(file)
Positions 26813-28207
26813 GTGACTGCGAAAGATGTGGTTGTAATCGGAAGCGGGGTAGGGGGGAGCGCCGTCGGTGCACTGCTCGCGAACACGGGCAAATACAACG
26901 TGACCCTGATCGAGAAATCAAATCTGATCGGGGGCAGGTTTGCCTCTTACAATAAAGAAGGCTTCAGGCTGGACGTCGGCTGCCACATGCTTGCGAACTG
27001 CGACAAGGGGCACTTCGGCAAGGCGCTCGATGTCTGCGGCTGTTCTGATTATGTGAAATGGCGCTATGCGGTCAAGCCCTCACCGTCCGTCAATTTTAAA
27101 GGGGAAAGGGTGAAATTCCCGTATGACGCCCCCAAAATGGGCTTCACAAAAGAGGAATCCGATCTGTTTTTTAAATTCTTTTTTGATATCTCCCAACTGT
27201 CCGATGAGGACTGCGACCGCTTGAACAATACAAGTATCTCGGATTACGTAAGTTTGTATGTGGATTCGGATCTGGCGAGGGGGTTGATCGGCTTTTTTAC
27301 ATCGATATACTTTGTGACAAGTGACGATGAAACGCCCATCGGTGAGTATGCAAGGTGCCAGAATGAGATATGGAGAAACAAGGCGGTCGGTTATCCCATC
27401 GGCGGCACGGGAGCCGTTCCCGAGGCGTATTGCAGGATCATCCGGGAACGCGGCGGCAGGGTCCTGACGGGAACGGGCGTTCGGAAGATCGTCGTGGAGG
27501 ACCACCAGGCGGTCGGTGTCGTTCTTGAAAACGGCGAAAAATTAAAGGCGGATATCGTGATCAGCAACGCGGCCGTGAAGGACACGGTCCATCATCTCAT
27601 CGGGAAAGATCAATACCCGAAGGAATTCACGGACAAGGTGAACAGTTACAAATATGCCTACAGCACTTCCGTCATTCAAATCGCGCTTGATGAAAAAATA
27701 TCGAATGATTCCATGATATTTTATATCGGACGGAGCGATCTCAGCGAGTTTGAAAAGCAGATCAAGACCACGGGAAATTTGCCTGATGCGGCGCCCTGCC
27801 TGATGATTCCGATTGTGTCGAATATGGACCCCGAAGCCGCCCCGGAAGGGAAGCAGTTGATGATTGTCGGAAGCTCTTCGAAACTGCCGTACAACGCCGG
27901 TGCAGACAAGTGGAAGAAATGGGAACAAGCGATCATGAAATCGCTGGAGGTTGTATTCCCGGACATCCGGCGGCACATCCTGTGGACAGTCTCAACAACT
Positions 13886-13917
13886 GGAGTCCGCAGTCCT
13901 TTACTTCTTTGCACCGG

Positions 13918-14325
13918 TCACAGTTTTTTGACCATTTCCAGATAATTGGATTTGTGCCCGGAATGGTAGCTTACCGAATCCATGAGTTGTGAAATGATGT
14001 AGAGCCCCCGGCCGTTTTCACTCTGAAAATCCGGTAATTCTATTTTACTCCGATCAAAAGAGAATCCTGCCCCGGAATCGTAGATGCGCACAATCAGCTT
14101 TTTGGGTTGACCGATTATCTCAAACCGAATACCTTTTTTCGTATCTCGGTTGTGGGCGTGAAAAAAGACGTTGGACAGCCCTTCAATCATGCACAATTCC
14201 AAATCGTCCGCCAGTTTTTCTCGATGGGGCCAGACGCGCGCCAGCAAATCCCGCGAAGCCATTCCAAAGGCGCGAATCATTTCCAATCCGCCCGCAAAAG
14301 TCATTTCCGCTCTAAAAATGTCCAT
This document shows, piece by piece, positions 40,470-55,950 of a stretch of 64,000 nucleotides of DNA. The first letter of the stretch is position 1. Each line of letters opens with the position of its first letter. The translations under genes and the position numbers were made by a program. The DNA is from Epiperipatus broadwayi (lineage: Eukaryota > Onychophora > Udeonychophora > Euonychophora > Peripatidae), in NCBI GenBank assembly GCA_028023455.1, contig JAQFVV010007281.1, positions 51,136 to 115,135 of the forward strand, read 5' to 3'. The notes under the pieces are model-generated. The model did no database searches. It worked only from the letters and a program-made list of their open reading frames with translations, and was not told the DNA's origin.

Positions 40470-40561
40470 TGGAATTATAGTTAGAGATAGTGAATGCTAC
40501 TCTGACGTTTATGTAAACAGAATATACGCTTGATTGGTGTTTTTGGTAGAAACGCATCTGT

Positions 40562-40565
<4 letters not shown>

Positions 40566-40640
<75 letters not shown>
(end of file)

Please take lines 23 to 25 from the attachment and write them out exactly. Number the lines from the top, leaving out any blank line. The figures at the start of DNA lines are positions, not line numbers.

This document shows, piece by piece, positions 40,470-55,950 of a stretch of 64,000 nucleotides of DNA. The first letter of the stretch is position 1. Each line of letters opens with the position of its first letter. The translations under genes and the position numbers were made by a program. The DNA is from Epiperipatus broadwayi (lineage: Eukaryota > Onychophora > Udeonychophora > Euonychophora > Peripatidae), in NCBI GenBank assembly GCA_028023455.1, contig JAQFVV010007281.1, positions 51,136 to 115,135 of the forward strand, read 5' to 3'. The notes under the pieces are model-generated. The model did no database searches. It worked only from the letters and a program-made list of their open reading frames with translations, and was not told the DNA's origin.

Positions 40470-40561
40470 TGGAATTATAGTTAGAGATAGTGAATGCTAC